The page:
Woods' 'mea culpa' a self-serving sham for all
COMMENTARY | Tiger Woods speech reaction
02/20/2010 12:00 AM
03/14/2015 12:53 PM
SELF-SERVING CITY, America | TIGER WOODS CAME out of hiding Friday and addressed the world from TPC Sawgrass in Ponte Vedra Beach, Fla. That was a mistake. He should have done it from the East Room or maybe the Rose Garden.
His first public appearance in months had all the trappings of a highly anticipated presidential address. The solitary podium. The intimate, hand-picked and fully frisked crowd in attendance. The clicking cacophony of the cameras. The captive, judgmental international audience watching at home. It even came complete with a hyper-serious, hushed lead-in from ESPN anchor Hannah Storm: "Here now ... Tiger Woods."
If a Congressional escort had materialized out of nowhere and boomed "Madam Speaker, the Disappointment of the United States," it would have surprised no one.
Clad in his country club best - dark blazer, baby blue shirt, no tie - Tiger started by addressing the people in the room, many of whom, he said, know him and have cheered for him. He hit all the expected talking points: what he did was "wrong" and it ran counter to his "morals."
It was a lot of "sorry" this and "Elin" that, the kind of heavily vetted choreography most expected. But one line, almost certainly unbeknownst to Woods and his PR handlers, was unlike the other homogenous cliches. It carried real meaning and summarized the entire, sordid ordeal.
"Every one of you has good reason to be critical of me," Tiger said.
Well, maybe not "good reason." But since he asked, the public was all too happy and willing to comply.
That's really what Friday was about. That's what this whole affair has become - an excuse for people to speak out and get some attention for themselves.
Forget Tiger's long-awaited "mea culpa." That was nothing more than a necessary warm-up act to what so many obviously hoped would become their own well-observed and very public show. What started as tittering global voyeurism and shameless Schadenfreude quite clearly devolved into a reason for everyone with a thought (or half of one) to weigh in on Woods' infidelity. The news conference and the circumstances that precipitated it were a convenient pretense for blogs, newspapers, magazines, web sites, radio shows, TV programs, athletes, actors, late night comics and the Twitterati to pop off, try out new material, moralize and, above all else, grab some of the spotlight for themselves while it burned white hot.
Before Woods even uttered a word, "experts" of all stripes lobbied to be heard and offered their unsolicited services. Among the many altruistic proposals: one from a well-trafficked Web site representative, another from a "nationally recognized trial attorney" and countless others from various "crisis counselors."
The reaction to Tiger's news conference was equally nauseating as everyone you can imagine jockeyed for a little camera time. Nick Faldo thought Tiger offered a "complete apology" while Ernie Els scoffed and called it "self-serving."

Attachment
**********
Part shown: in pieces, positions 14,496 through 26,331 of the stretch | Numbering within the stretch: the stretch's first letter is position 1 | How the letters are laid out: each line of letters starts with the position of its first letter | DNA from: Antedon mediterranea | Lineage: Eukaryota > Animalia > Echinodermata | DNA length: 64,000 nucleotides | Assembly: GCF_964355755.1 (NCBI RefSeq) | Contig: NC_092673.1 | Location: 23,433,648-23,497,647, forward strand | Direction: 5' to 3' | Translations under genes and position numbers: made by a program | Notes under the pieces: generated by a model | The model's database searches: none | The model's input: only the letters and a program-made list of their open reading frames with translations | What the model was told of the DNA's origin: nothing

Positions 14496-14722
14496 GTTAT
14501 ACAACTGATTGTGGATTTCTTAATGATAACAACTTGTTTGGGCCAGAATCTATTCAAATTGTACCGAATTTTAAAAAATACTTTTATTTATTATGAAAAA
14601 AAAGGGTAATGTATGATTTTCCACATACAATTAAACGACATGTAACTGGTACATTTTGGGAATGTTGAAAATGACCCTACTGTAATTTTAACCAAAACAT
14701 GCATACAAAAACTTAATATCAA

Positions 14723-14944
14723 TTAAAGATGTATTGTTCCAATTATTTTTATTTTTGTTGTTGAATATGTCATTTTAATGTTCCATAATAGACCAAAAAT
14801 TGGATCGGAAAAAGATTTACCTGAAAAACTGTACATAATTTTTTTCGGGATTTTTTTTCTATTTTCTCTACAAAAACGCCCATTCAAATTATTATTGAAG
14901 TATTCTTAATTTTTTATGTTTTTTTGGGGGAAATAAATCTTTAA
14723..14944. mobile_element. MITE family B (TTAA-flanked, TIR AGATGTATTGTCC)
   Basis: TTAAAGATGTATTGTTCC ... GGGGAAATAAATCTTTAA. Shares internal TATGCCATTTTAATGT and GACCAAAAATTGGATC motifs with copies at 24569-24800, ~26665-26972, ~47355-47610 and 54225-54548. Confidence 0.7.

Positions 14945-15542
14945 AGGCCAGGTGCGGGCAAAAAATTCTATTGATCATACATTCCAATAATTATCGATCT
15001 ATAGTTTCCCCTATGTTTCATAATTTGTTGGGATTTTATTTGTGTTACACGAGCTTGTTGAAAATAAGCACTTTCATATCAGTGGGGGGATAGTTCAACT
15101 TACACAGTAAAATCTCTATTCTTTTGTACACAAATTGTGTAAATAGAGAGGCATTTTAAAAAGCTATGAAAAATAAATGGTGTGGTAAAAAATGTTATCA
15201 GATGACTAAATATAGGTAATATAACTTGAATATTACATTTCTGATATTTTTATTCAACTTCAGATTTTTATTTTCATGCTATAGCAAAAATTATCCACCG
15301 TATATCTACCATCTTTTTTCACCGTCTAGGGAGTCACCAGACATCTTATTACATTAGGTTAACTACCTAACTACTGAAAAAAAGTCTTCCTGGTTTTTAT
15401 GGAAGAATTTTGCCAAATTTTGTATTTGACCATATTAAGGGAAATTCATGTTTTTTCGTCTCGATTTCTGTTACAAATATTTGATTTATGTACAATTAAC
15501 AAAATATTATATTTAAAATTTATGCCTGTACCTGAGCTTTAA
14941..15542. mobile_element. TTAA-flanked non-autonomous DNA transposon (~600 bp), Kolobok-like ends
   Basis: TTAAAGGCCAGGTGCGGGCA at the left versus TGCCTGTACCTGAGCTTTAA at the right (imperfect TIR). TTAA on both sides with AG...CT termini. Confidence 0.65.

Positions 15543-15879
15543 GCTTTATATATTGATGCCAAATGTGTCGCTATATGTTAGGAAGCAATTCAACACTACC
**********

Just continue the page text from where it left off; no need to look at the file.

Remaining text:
NBC Sports analyst Jimmy Roberts worried about the "integrity of the game" because "golf is the only sport where you call penalties on yourself. ... There are many who feel, and I'm talking about the players, that golf has taken a hit because of this."
ESPN.com scribe Rick Reilly implored Tiger to fire his support team, his caddy and repent to America's one true and all-powerful deity: Oprah. Then Reilly served the golfer some free advice about when to return to the links. "He should take six months off if he wants to fix his marriage," Reilly said. "If there's no chance to fix his marriage, then go play golf."
Reilly doesn't just make observations or write columns, folks. He mends broken hearts. Putting the gross hypocrisy aside - Tiger is flawed, but his many critics are pious and walk with God and know "exactly" how Woods should proceed - the look-at-me responses to the Woods news conference were so egregious and personal (as though Tiger had wronged the entire world instead of just his wife) that it felt like a sketch comedy scripted by Tina Fey and the "30 Rock" writers.
The Golf Writers Association - in a move the Soviets would have loved - chose to officially boycott the event. And some random studio commentator on the Golf Channel actually started crying when talking about Woods, his tarnished image and how the golfer had nobly and finally stepped forward. Sniffle.
But none of the posturing, pontificating or weeping compared to the jaw-dropping hyperbole employed by Frank Nobilo of the Golf Channel. On a day of brazen, bizarre, ridiculous statements, Nobilo stood apart, proudly putting the Woods apology into historical context for anyone who was unsure of its place among other momentous events of the last century.
"What did they say when Neil Armstrong landed on the moon?" Nobilo asked rhetorically. "One step for mankind."
Yeah, it probably was - but not in the direction Nobilo meant.
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